His sweet AM radio sound resonated across genre boundaries, but for traditionalists, John Denver was where they would draw the line.
That such inoffensive music could ever cause such controversy may seem silly today, but Denver’s crossover success in the country market reached its peak with a 1975 CMA win for Entertainer of the Year.
Coming one short year after the hotly contested Olivia Newton-John win for Female Vocalist, presenter Charlie Rich may not have been in the right frame of mind when he lit the envelope on fire before announcing Denver’s win, but he certainly spoke for the wide dissent felt among the industry’s rank for these genre carpetbaggers.
But how did Denver get to the point that he’d even be a contender for country music’s top prize? He started out as Henry John Deutschendorf, Jr., born in New Mexico to a military family that moved around often. During a stint in Arizona, he spent two years as a member of the Tuscon Arizona Boys Chorus.
His interest in music was further developed when he received a guitar from his grandmother on his twelfth birthday. He was so enchanted with dreams of being a music star that while attending high school in Texas, he ran away to California with his father’s car, but was brought back home to finish high school.
He started out in the folk movement, joining The Mitchell Trio, which was eventually rebranded Denver, Boise, and Johnson by the time Denver departed. Fellow member Michael Johnson would also go on to a successful solo career, having big AC hits in the seventies before topping the country charts in the mid-eighties.
Denver’s solo career heated up quickly. Shortly after leaving the trio, he released his first solo album in 1969. It wasn’t a runaway hit, but it featured a song called “Leavin’ On a Jet Plane”, which became a #1 hit for Peter, Paul and Mary later that year. Two more solo albums floundered until he had his breakthrough as an artist with “Take Me Home, Country Roads.” It was a huge pop hit, reaching #2 on the Hot 100, and made a minor impression on the country chart as well.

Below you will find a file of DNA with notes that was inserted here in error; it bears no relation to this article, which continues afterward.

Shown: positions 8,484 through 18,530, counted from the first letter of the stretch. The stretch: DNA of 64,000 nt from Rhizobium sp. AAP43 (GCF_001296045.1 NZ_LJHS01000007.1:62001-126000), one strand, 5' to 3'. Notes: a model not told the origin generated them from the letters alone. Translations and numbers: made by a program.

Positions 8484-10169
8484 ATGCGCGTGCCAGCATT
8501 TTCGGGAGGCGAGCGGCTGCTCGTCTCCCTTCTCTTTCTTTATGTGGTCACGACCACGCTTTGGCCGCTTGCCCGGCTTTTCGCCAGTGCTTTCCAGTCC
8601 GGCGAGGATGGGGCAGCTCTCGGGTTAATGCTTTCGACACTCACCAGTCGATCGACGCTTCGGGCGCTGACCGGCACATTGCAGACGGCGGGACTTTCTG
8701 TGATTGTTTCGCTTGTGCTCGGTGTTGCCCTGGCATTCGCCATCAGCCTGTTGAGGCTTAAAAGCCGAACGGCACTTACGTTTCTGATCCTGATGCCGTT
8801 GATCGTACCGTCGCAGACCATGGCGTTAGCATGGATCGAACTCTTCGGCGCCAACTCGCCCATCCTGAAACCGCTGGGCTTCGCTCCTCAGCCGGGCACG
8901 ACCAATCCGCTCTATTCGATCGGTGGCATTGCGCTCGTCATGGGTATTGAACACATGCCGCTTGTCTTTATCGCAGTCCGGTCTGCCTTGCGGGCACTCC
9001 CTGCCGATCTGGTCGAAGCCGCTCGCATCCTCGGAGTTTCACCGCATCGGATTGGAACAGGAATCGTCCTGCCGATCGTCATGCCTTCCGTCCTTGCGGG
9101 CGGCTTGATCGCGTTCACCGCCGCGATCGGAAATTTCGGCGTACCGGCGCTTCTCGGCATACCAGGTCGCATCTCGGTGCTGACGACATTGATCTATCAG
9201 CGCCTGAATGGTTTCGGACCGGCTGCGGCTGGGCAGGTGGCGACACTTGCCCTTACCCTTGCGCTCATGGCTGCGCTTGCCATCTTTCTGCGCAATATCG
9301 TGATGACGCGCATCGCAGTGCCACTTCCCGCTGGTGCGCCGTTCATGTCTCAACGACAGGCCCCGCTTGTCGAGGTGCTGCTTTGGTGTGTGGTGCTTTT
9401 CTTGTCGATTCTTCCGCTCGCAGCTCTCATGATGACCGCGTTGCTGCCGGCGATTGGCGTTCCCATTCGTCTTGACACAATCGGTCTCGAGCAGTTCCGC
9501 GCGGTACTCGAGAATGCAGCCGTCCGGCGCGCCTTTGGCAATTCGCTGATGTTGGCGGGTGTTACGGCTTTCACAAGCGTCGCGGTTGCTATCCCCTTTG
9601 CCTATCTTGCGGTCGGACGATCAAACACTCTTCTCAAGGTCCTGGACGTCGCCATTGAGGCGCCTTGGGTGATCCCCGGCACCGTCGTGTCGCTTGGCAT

Now a platinum-selling artist, Denver’s brand of folk slowly took a more country turn. Unlike Newton-John, who was embraced by country music more fully than pop music at first, country radio came on board after Denver was already a regular fixture on the pop charts, starting with “Annie’s Song” in 1974. After “Back Home Again” topped both charts, his subsequent singles in 1974 and 1975 would do better on the country charts, with “Thank God I’m a Country Boy” and “I’m Sorry” becoming #1 country hits.
Thus the controversial win for Entertainer, which in retrospect has more to do with Nashville’s xenophobia than anything else. Listen to Denver’s big hits alongside Nashville songs of the same era, and they don’t sound particularly less country than a lot of it, especially the records of Rich, his personal flamethrower.
Denver’s style of music laid the groundwork for everyone from Mac McAnally and Dan Seals to Kathy Mattea and Zac Brown Band, and while his star soon faded on pop radio, he still made regular appearances on the country charts, scoring a bit of a comeback in the eighties with the top ten hits “Some Days are Diamonds (Some Days are Stone)” and “Dreamland Express.” He also reached the top twenty with “Wild Montana Skies”, featuring the talents of Emmylou Harris on vocals.
Denver died tragically in a plane crash in 1997. While his contributions to country music were controversial at the time, memorials ran at both the Country Music Association awards and the Grammy Awards following his death, further solidifying the wide impact that this singer-songwriter made on contemporary music.
- Take Me Home, Country Roads, 1970
- Sunshine on My Shoulders, 1973
- Annie’s Song, 1974
- Back Home Again, 1974
- Thank God I’m a Country Boy, 1975
- Fly Away (with Olivia Newton-John), 1975
- Looking For Space, 1976
- Poems, Prayers, and Promises, 1971
- Rocky Mountain High, 1972
- Back Home Again, 1974
- An Evening with John Denver, 1975
- Windsong, 1975
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